Death at a Funeral

The latest from director and beloved Mupeteer Frank Oz, Death at a Funeral is a painfully typical farce, full of wild coincidences and cliché plot devices; Luckily, it’s put together with such energy and aplomb that even though you may have seen some of it before it’s still surprisingly funny.

It stars a mostly British ensemble cast of unfamiliar names with familiar faces. If you’re not a hardcore Serenity fan then you probably won’t know who Alan Tudyk is, but when you see him standing bare-bottomed on a rooftop tripping on acid you’ll instantly think, “oh hey it’s that guy!”

As the title suggests, the film takes place mostly at a funeral, beginning with the arrival of family and friends and ending when the whole horrid, doomed to be botched affair is finished. Things go pretty badly from the start, with each family member dragging his or her own baggage to the thing, some spoiling for a fight. It goes from bad to worse when the sons of the deceased, Daniel (Matthew MacFadyen) and Robert (Rupert Graves), discover that their dead father has a dark secret which may or may not involve a midget (Peter Dinklage). Things fall completely to pieces when said small-statured sleazeball shows up at the funeral to blackmail them into keeping his mouth shut.

Around this central problem Dean Craig’s script introduces us to a motley assortment of characters who’ve shown up to pay their respects. If you have a family, then you may find some of your more annoying relatives represented quite accurately in them. In other instances, the movie relies rather heavily on wacky co-incidences like repeatedly mistaken hallucinogenic substances to amp up the comedy. Tricky to pull off without reeking of artifice, but Death at a Funeral is less concerned with being realistic than it is with getting that extra laugh. Like I said at the outset, this is a farce. Unbelievable and extreme coincidences are par for the course. Look it up.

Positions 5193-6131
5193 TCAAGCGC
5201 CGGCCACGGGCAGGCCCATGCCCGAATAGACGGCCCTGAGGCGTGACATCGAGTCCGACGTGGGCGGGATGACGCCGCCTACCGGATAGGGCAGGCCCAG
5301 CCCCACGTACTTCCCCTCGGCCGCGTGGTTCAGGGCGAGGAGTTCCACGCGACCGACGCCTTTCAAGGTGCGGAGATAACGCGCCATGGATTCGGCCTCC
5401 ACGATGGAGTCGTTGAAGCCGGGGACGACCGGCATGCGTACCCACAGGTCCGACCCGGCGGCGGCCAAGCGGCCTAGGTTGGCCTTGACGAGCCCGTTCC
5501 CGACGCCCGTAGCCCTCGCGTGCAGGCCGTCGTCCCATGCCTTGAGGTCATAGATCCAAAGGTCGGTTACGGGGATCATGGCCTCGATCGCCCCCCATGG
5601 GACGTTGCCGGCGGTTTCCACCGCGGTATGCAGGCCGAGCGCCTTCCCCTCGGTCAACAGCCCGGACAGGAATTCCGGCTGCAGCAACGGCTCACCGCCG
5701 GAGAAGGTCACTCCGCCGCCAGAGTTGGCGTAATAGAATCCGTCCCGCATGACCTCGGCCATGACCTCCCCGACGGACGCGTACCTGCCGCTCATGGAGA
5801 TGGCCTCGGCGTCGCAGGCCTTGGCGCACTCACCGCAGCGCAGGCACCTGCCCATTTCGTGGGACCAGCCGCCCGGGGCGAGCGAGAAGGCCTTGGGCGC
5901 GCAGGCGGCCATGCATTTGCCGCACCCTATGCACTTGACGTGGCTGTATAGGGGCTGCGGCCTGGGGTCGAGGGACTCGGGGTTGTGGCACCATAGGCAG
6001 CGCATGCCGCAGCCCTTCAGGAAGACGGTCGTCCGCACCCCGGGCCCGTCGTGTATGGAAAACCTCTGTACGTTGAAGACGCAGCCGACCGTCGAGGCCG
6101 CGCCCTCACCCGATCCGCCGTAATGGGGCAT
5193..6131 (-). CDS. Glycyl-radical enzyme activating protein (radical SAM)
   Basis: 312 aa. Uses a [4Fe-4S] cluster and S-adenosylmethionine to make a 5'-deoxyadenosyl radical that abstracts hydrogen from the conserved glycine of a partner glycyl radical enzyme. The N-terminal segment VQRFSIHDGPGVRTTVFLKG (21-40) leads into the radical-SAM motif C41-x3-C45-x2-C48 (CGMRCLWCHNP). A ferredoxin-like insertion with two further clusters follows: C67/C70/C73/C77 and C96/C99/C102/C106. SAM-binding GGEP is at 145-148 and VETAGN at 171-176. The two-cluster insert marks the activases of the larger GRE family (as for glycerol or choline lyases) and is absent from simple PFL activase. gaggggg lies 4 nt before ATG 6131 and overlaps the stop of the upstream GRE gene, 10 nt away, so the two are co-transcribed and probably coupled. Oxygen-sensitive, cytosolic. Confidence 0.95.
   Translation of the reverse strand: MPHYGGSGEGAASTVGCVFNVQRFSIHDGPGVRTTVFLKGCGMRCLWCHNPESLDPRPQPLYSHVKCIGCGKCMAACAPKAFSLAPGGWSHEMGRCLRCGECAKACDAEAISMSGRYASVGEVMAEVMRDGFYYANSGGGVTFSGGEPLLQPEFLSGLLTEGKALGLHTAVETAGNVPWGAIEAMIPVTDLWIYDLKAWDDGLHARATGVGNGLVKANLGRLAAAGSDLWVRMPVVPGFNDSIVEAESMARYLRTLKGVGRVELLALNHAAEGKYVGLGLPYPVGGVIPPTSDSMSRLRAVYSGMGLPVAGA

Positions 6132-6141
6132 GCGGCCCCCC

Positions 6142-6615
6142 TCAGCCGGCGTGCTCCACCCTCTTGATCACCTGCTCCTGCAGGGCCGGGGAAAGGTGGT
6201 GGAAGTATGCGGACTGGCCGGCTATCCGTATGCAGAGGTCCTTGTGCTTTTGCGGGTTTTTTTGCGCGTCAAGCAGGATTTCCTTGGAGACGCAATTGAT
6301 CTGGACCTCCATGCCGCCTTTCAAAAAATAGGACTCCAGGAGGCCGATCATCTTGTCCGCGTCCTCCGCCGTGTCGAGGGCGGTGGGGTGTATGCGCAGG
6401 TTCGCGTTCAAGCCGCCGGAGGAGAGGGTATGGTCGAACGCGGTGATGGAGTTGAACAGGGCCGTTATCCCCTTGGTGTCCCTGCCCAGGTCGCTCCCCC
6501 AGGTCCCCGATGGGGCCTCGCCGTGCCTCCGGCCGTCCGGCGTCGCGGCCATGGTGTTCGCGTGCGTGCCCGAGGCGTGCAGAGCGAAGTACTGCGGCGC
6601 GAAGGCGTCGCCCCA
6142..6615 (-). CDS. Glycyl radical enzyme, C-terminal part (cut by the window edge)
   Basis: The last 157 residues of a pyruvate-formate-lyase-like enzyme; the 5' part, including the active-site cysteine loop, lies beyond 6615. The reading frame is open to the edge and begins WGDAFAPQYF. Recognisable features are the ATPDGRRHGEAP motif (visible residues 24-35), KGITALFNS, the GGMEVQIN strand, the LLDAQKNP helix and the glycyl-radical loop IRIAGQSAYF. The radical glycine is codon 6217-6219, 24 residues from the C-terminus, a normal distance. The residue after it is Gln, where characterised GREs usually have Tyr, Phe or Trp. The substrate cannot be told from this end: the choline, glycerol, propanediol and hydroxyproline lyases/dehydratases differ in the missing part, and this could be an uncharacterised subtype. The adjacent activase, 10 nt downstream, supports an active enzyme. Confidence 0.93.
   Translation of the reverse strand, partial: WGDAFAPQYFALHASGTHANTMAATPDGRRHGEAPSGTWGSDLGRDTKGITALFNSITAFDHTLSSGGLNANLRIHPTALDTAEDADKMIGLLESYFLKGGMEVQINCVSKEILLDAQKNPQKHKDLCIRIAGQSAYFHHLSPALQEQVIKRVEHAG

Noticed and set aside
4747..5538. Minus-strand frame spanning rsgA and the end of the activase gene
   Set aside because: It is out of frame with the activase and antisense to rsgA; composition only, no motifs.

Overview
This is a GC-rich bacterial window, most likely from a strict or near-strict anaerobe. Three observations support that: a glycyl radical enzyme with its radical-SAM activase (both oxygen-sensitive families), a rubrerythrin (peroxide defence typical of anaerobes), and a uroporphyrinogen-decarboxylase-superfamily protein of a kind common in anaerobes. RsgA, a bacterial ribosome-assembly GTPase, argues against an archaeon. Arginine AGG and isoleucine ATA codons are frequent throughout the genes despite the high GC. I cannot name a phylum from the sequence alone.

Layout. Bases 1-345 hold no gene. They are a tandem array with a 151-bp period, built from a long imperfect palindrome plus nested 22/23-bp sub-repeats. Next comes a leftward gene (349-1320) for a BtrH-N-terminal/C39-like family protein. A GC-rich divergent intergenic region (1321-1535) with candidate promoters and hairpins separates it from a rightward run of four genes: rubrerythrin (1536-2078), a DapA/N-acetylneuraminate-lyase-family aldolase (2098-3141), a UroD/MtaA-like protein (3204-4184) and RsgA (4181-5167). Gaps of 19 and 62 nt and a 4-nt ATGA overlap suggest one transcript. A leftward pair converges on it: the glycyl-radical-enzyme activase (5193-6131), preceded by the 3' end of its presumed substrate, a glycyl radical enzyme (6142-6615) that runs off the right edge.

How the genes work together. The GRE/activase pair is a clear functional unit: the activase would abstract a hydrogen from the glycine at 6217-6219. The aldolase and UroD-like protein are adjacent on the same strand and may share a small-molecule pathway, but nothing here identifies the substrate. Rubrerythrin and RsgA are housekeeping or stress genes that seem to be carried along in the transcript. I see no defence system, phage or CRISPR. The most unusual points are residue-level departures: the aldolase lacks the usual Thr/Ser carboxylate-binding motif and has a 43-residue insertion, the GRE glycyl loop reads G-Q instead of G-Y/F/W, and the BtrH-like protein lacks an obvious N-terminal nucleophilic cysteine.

Really, Oz lucked out on this one. His recent work as a director has been somewhat shaky. He put himself on the map as more than just a Muppet director by rattling off Little Shop of Horrors, Dirty Rotten Scoundrels, and What About Bob? in the late 80s and early 90s, but since hasn’t ever really found his way back to that kind of greatness. He brushes back up against it here in large part because his cast is just that flat out good. They’re a brilliant bunch of character actors completely let loose on the material, rattling off quips and grimacing for the camera in all the right places. The result is at times, gut-busting.

Death at a Funeral is a modest little film with modest ambitions. Oz and his cast showed up on set with one thought in mind: Get a laugh. That they do, to gasping effect.

Josh Tyler